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The 2009 Flex will be available with the Ford Collision Warning System

Ford Collision Warning System Diagram  (Source: Ford)
System warns of impending collision and prepares brakes

Ford Motor Company is betting big on new technology to help drivers avoid accidents. Most cars on the road today utilize technology like air bags to help you survive an accident, but typically only expensive luxury cars utilized technology that actually helped drivers avoid a crash.

Ford announced a new technology called Collision Warning with Brake Support that is coming in 2009 on certain Ford and Lincoln vehicles. The crux of the system is that it detects an imminent collision via a type of radar and produces a tone over the cars audio system to warn the driver.

In addition to the tone warning, the system also projects a red warning light onto the windshield of the vehicle. At the same time the audio and visual warnings are going off, the system primes the brakes for emergency stop.

Braking is pre-charged and a brake-assist feature is engaged to help the driver get maximum braking force as soon as possible. Paul Mascarenas, Ford VP of product engineering, Global Product Development said in a statement, "The new Collision Warning with Brake Support technology puts us on the leading edge of active safety to help customers detect and avoid possible dangers. Ford will be the first to offer this technology on mainstream models that many families can afford."

Ford is mum on exactly what the Brake Support system entails and how specifically it works. It doesn't appear that the system starts braking the vehicle alone; the driver has to initiate braking. Collision warning with Brake Support isn’t the only radar assisted safety system making its way into Ford and Lincoln vehicles.

Ford is introducing Adaptive Cruise Control that will adjust the speed of the vehicle when cruise is engaged depending on proximity to other vehicles. Ford has also announced a system known as BLIS (Blind Spot Information System) that also uses radar.

DailyTech reported this week that Ford introduced a speed limiting key system called MyKey that limits the car to lower speeds when used to start the vehicle. The system is being marketed to parents of teenage children. Interestingly, Bugatti uses a similar system on its exotic Veyron; a special key is needed to get maximum speed from the car.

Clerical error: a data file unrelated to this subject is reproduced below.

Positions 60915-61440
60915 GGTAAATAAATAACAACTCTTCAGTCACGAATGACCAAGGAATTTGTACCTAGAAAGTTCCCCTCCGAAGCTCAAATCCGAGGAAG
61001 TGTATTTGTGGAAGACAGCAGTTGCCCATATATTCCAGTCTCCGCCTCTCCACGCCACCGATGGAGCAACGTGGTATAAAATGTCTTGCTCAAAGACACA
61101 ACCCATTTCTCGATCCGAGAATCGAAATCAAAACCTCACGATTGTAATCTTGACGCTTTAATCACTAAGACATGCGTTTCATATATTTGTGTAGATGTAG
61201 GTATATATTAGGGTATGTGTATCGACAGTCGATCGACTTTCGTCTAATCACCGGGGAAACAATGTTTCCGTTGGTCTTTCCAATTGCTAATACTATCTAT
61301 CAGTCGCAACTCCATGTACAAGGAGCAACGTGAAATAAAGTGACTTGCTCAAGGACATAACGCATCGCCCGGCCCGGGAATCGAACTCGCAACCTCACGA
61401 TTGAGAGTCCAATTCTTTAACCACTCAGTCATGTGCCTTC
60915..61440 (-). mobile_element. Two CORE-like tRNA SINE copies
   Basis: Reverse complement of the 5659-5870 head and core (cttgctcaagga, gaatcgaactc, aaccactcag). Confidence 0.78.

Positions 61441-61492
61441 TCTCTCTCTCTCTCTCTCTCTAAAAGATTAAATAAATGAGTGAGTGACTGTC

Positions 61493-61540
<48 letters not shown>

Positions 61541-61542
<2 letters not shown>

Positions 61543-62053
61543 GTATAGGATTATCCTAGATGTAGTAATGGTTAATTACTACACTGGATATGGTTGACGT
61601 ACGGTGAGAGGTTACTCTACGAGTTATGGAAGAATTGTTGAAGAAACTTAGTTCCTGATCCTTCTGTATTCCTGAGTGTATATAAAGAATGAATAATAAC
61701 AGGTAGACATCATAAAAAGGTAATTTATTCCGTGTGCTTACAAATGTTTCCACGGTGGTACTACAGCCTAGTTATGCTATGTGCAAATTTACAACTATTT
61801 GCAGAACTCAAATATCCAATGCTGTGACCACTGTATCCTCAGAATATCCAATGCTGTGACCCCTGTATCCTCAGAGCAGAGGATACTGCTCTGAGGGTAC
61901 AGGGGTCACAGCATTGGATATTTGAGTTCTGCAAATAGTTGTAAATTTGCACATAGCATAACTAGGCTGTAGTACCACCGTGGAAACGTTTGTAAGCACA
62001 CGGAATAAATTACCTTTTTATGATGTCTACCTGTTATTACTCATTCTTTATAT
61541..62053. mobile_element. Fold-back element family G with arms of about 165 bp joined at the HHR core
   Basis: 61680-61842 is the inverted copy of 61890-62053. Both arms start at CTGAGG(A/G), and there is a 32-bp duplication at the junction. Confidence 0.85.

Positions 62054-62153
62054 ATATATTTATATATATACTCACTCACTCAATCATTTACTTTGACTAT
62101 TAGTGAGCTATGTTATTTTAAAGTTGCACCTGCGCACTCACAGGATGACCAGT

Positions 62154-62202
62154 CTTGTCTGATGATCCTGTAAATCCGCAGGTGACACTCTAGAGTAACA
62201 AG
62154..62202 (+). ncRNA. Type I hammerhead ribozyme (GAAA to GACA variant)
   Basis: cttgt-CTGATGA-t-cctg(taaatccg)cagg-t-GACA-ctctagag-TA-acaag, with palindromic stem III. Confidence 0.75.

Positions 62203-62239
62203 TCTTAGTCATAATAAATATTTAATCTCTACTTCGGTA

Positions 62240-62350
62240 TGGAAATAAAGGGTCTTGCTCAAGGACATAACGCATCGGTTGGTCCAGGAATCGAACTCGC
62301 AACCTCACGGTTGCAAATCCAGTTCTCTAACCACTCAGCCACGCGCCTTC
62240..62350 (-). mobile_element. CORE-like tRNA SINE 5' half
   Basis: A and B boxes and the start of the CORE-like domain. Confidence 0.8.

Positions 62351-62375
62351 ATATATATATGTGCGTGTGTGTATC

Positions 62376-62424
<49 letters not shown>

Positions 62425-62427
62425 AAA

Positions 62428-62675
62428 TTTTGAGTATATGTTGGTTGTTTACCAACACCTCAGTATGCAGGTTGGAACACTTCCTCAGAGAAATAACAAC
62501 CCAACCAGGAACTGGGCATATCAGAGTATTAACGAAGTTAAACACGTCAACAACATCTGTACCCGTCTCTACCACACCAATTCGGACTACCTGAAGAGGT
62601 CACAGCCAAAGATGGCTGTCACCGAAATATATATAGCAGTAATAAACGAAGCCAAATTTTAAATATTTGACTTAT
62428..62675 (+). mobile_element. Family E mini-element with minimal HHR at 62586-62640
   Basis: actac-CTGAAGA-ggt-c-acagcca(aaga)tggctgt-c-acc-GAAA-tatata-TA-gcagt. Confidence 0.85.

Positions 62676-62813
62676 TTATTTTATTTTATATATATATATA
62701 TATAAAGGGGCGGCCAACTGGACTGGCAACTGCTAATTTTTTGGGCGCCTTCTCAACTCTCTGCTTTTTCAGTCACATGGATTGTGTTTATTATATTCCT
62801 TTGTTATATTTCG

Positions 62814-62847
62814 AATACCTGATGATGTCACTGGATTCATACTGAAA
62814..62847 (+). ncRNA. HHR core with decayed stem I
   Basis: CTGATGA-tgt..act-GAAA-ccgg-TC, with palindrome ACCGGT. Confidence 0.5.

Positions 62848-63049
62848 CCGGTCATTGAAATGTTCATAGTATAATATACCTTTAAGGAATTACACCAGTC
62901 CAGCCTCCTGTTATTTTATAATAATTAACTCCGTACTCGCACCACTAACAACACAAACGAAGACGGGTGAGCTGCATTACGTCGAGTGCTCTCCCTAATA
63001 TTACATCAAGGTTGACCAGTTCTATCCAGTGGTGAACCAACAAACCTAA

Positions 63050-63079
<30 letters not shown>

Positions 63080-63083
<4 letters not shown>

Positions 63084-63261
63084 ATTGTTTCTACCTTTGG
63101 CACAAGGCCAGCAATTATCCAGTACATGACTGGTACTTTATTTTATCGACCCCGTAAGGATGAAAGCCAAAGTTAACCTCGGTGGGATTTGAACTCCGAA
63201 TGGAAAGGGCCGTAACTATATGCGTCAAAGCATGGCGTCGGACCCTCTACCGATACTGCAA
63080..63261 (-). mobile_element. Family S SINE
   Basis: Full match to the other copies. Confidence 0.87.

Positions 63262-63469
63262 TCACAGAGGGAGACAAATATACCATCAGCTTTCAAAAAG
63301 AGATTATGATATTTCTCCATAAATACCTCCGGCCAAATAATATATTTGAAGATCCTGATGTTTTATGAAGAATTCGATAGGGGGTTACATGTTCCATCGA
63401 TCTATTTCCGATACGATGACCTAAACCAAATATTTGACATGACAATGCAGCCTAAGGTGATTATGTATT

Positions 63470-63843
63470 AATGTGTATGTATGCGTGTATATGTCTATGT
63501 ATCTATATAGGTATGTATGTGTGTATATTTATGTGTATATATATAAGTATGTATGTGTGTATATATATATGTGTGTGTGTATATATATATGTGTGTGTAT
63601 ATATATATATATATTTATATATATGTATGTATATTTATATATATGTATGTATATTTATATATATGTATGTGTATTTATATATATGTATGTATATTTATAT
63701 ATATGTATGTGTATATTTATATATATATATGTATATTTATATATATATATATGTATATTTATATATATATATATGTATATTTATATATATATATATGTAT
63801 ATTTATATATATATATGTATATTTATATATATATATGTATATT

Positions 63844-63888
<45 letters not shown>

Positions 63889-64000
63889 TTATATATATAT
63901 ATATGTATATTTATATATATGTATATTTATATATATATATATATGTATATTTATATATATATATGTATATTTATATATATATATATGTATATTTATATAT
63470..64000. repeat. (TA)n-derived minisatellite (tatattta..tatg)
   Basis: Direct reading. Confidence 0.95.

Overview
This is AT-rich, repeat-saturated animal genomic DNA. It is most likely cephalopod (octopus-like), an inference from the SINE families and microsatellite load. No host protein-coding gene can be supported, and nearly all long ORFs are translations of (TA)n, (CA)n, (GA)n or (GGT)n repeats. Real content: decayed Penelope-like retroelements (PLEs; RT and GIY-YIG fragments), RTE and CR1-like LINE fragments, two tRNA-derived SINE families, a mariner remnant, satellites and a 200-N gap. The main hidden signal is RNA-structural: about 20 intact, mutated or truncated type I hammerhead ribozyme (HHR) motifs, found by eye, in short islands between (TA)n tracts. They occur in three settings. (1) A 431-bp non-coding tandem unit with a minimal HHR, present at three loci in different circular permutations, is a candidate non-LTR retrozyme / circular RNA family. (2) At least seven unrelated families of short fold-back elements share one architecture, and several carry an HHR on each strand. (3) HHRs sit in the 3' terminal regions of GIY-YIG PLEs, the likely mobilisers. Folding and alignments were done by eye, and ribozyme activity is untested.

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Questions, Questions, Questions
By bldckstark on 10/8/2008 12:59:01 PM , Rating: 2
I wonder how they calibrate it also. They would have to start with the lowest coefficient of friction road type, then add in the maximum vehicle weight with passengers and cargo, then work it against the distance it would take to stop the vehicle from the speed it is traveling. So what happens if the road is wet (but my windshield wipers are not on)? What happens if someone changes lanes in front of me? How is it calibrated for different tires when the OEM tires wear out?

Mercedes used a system like this, but they let the system apply the brakes initially. A lot of vehicles use adaptive cruise control now.

RE: Questions, Questions, Questions
By donxvi on 10/8/2008 1:35:31 PM , Rating: 2
One design philosophy for these types of systems is to try and reduce crash energy. I think that's even hinted at in the graphic, which seems to imply that the system will automatically brake once a collision is imminent. It won't seize control of your car, and you can still crash if you're inattentive, but it will step in to reduce the severity. As such, the system probably isn't required to alert you every time you're close enough to a car that you may hit it in worst case conditions. There is probably still an assumption that you'll increase following distance and reduce speed in inclement conditions, etc. Good luck finding more information, though, you know this is far more sophisticated than your local Ford dealership will be able to explain !

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